Tuesday, February 8, 2011

That heart is dead - (remix)


Or: on how we learned to love our artistic fathers and to characterize with their spiritual heritage our everyday life.

<<.....Rad bi povedal ljudem lepo, dobro besedo, svetlo besedo, kakor je svetlo novembrsko sonce na Krasu.
(I would like to tell people nice, good word, a bright word, bright as the November sun in the Karst.)

.......Toda moja beseda je težka in molčeča, grenka kakor je brinova jagoda s Krasa.
(But my word is heavy and silent, bitter as berries from the Karst.)

.......V njej je trpljenje, za katero ne boste nikoli zvedeli, v njej je bolest, katere ne morete spoznati.
(In it there's suffering, of which you'll never know, in it there is grief, which you cannot know. )

........Moja bolečina je ponosna in molčeča in bolj nego ljudje jo razumevajo bori na gmajni in brinjevi grmi za skalami.
(My pain is proud and silent and, more than by their people, it is understood by the pinetrees in the barren land and by the juniper bushes behind the rocks.....>>.)....>>.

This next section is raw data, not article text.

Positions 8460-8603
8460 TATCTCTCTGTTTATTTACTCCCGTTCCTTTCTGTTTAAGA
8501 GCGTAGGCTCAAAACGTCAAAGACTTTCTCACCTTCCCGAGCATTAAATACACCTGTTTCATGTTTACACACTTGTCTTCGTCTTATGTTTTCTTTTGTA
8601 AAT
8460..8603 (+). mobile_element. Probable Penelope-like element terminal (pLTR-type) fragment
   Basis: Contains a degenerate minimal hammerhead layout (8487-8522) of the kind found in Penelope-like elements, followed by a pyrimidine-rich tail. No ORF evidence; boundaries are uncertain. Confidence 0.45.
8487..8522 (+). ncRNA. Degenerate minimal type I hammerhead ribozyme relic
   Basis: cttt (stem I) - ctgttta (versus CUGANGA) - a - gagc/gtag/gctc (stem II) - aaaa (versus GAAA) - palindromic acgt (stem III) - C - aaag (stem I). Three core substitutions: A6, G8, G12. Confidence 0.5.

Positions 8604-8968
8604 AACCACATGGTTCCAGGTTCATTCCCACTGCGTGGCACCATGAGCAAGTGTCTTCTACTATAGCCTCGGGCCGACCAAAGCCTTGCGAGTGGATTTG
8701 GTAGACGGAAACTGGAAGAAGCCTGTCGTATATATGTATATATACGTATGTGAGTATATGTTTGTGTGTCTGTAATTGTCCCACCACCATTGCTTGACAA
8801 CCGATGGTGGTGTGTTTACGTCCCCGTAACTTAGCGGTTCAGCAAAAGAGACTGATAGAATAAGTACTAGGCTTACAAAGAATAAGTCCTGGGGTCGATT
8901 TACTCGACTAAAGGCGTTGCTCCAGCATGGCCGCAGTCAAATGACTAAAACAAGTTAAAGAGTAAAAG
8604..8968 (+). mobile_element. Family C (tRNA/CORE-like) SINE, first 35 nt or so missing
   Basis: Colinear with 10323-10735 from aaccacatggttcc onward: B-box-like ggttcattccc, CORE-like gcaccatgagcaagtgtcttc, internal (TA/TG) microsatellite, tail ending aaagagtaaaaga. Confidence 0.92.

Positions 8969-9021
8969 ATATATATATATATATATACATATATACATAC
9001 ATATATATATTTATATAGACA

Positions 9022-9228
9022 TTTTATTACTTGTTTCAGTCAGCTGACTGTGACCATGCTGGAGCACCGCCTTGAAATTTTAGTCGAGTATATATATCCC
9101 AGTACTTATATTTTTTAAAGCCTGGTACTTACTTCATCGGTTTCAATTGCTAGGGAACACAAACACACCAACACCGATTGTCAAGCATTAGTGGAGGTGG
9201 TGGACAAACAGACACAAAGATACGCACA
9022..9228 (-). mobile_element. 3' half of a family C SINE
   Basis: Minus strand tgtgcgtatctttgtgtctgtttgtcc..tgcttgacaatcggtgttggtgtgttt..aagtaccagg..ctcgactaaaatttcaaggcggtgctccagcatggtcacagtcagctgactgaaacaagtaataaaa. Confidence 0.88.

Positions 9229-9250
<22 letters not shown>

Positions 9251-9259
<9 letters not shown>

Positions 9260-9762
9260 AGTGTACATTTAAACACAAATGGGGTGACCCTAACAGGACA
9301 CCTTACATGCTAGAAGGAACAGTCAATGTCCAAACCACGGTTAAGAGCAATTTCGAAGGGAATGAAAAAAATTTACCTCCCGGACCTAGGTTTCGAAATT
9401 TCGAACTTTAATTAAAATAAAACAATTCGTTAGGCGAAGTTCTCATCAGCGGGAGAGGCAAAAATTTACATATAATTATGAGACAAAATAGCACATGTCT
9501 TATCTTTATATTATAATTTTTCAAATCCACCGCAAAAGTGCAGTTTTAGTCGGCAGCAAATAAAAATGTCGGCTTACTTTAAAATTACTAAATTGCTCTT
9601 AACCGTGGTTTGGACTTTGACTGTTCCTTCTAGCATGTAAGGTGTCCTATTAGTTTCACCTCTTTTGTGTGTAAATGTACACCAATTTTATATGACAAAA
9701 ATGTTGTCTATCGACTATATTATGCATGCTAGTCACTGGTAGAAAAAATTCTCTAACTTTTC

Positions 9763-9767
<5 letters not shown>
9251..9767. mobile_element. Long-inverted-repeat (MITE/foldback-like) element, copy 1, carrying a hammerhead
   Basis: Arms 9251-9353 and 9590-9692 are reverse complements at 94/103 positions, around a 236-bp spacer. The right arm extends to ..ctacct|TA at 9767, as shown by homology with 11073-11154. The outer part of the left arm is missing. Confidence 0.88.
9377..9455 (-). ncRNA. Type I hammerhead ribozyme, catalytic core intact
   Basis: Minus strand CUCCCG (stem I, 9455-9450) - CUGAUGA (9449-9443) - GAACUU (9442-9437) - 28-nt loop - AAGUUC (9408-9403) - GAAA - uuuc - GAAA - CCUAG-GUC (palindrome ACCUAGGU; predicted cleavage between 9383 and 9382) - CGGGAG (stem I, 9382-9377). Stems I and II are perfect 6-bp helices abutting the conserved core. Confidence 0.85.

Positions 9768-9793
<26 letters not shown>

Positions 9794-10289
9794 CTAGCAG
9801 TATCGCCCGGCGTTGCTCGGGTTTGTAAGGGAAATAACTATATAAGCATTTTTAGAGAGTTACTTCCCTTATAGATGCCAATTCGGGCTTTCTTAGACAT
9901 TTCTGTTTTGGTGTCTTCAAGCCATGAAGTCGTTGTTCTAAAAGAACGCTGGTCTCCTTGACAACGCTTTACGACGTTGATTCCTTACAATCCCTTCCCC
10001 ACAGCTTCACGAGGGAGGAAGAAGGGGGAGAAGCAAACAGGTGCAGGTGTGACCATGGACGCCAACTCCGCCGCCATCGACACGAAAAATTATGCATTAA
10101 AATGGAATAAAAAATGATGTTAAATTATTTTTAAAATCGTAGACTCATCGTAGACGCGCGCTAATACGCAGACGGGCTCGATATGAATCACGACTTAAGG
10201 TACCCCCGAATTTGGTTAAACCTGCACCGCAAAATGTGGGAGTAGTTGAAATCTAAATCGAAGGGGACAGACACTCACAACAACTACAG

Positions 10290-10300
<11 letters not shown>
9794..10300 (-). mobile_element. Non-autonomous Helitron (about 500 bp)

(Pesmi, izdan l. 1927.) (Poems, published year 1927.)

Srečko Kosovel,
18. marec 1904 – Tomaj 27. maj 1926

This is a contribute for the Day of the Culture of Slovenija

by avles - the Last Termina(l)tor

(Note: in the case you don't see 'em, between the single paragraphs there should be som pics taken from everyday life relaxing programs of television Slovenia and from the New Year night special variety)

...>try also the original version:<...

Sunday, February 6, 2011

That heart is dead

Above image - Srečko Kosovel (About this sound pronunciation (help·info)) (18 March 1904 – 26 May 1926) was a Slovene expressionist poet who evolved towards avant-garde forms. Since the 1960s, Kosovel has become a poetic icon, in the league of the most prestigious Slovene literates like France Prešeren and Ivan Cankar. Together with Edvard Kocbek, he is considered as the most important Slovene poet of the post-WWI period. He produced an impressive body of work of more than 1000 poems with a quality regarded as unusually high for his age. Most of his works were published almost four decades after his early death.

No comments: